A few weeks ago, I had written a post about how the 4% dividend rule applied to dividend investors where I attempted to show how a dividend investor could get (way!) ahead of someone that is simply using the 4% rule with a standard portfolio. One of the big criticisms that I received regarded my inflation assumptions, which were deemed by many to be too low. I did an analysis and found that while they were a bit low (I had assumed 2% inflation), they were fairly close to what we could reasonably expect.
“I Don’t Have A Million Dollars”
The second big criticism was that it gave the impression that you needed a million dollars to be able to live off of a dividend portfolio. I’ve been very vocal in my belief of holding long term sustainable dividend stocks that can pay out decent dividends and increase their payouts over 20 or 30 years. That is how I ended up modeling my Ultimate Sustainable Dividend Portfolio which I continue to update every month.
There Is Another Way
Clearly, as much as I’d like to think that everyone will be able to save $1,000,000 for their retirement, it’s not the case. For many, getting half of that will be a major achievement. To think that without a million dollars, there is no hope would be foolish. There are many different alternatives. Clearly, I still think that a dividend portfolio would do better than alternatives such as annuities.
Back To Our Scenarios
If you remember, I had 2 main scenarios. One change that I will make for now is adjusting the inflation rate being used from 2% to 2.37%. I will also increase the returns by that amount (generally correlated).
Finally, one fair point was to start both with a similar withdrawl point. So I updated the long term dividend porrtfolio to reflect a 4% initial withdrawal (so for the first few years, more is being withdrawn thaan made through dividends). Seems fair right? Here is the updated result:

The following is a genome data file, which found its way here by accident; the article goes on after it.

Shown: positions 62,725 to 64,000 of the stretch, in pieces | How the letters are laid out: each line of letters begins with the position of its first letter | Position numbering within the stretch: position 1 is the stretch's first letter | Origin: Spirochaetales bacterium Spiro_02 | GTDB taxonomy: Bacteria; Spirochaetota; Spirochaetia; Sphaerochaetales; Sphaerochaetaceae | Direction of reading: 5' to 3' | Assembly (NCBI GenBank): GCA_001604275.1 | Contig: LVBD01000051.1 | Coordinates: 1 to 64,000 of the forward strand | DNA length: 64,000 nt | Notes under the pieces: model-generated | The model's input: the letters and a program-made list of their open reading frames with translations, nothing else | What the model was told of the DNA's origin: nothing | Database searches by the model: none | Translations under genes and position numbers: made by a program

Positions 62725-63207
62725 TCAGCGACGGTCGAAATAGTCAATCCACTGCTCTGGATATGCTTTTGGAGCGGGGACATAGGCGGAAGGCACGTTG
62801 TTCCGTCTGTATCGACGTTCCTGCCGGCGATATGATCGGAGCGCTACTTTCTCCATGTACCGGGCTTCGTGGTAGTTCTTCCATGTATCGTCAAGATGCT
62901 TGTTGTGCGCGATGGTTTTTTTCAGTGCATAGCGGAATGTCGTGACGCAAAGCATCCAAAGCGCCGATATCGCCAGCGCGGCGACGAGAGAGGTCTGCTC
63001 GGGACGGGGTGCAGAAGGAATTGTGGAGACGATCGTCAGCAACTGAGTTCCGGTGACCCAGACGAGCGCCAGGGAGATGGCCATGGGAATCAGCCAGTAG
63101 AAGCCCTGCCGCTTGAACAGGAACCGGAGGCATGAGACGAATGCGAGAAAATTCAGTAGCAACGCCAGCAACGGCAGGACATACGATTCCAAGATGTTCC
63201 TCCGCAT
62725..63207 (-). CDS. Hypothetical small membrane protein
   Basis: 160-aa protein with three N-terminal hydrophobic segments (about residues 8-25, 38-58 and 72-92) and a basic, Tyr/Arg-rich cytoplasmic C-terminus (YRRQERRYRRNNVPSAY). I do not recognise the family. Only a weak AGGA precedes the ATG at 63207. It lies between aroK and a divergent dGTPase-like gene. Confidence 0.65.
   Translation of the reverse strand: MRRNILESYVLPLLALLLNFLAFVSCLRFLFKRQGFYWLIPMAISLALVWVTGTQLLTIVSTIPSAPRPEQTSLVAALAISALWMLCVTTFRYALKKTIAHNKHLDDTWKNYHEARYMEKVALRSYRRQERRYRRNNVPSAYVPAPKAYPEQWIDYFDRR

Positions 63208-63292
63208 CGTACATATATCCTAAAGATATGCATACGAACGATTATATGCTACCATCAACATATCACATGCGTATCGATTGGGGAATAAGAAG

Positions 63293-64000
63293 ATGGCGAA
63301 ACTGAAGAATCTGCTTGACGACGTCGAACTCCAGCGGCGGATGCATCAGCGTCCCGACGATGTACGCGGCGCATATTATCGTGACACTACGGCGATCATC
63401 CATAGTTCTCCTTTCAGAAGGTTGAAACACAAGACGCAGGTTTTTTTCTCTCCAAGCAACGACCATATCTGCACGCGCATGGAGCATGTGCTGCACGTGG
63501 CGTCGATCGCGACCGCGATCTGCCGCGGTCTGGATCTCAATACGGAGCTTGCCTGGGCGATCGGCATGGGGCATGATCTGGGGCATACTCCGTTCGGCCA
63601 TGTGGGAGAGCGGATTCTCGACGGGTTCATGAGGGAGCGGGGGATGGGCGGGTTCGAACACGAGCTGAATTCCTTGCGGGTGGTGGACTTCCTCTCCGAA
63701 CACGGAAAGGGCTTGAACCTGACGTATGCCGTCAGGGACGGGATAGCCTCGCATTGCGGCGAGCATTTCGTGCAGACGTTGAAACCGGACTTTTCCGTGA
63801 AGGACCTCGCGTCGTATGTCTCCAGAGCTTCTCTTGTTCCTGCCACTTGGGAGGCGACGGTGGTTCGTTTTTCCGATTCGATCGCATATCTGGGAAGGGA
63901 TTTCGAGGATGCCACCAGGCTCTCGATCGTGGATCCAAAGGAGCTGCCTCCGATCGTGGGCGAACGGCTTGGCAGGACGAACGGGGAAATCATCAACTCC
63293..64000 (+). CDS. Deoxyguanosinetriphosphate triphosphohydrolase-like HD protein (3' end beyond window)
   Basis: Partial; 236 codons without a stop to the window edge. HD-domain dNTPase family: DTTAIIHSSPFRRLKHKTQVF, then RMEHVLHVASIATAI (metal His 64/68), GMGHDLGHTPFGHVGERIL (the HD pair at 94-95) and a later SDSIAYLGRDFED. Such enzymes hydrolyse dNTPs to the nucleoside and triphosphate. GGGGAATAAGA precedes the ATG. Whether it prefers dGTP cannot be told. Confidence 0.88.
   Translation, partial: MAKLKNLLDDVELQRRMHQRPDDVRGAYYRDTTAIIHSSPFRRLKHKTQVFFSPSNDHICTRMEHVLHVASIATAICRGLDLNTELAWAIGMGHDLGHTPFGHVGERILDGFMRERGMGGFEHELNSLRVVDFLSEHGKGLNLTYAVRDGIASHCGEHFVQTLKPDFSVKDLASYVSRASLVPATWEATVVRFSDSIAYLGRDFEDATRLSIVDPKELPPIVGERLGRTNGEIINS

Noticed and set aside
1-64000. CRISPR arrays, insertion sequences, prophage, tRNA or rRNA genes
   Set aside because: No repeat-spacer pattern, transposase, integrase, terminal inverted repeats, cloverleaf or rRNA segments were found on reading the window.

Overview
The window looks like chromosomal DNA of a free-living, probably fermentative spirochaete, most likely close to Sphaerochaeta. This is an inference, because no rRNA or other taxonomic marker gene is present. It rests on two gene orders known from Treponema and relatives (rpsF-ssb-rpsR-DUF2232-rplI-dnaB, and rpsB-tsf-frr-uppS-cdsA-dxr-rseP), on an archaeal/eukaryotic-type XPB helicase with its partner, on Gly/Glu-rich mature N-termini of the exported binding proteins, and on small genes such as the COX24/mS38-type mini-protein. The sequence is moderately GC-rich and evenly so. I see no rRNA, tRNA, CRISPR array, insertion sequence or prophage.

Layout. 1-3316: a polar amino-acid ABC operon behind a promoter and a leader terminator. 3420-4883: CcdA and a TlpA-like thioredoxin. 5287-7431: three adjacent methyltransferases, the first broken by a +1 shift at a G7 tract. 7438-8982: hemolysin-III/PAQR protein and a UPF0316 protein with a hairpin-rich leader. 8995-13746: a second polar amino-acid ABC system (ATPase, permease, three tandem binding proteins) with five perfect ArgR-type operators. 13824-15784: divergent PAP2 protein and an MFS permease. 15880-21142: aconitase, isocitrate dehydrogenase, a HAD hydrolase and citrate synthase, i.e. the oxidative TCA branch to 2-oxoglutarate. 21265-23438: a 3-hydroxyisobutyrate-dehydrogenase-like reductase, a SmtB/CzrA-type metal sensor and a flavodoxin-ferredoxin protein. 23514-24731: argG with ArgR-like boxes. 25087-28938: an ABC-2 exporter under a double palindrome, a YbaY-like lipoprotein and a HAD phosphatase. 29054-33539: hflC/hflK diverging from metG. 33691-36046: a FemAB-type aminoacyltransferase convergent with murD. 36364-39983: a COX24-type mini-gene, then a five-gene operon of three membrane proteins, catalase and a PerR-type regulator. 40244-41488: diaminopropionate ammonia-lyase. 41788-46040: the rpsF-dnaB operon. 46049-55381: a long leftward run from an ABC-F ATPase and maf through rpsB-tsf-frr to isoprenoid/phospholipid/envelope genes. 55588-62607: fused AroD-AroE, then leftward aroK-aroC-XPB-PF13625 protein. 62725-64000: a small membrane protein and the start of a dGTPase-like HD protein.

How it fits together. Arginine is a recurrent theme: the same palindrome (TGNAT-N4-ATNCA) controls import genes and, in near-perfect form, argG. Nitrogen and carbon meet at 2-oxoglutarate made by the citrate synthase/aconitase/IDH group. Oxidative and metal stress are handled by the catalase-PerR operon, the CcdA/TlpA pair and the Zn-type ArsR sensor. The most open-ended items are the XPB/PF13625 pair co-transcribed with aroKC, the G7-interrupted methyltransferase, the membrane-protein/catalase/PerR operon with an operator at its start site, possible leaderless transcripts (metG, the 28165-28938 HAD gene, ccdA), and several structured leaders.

Adding A Higher Yield Dividend Portfolio
In the case of someone who wishes to use a higher risk, higher dividend yield portfolio, there is certainly something to be done. The goal here would be to get a dividend portfolio that will:
-Have a higher dividend yield 5% target instead of 3.5%
-Have a slightly higher expected return 6.25% instead of 5.87% (due to the fact that the companies are a bit more volatile)
-Have a lower dividend growth of 2.25% (usually, we must choose between high dividend yield and high dividend growth)
Clearly, this portfolio does not allow the investor to withdraw as much. However, as many pointed out, it is very possible to reduce expenses significantly at retirement, once the mortgage is paid, kids are out of school and in general, it’s reasonable to be able to live off of much less than was required in our working years. Anyway, back to the numbers, here are the results for this new scenario:
Tomorrow, I will give a sample portfolio that could represent this kind of dividend/return/risk profile. I do think this is a great solution for someone who saved half as much.
I’d love thoughts on this!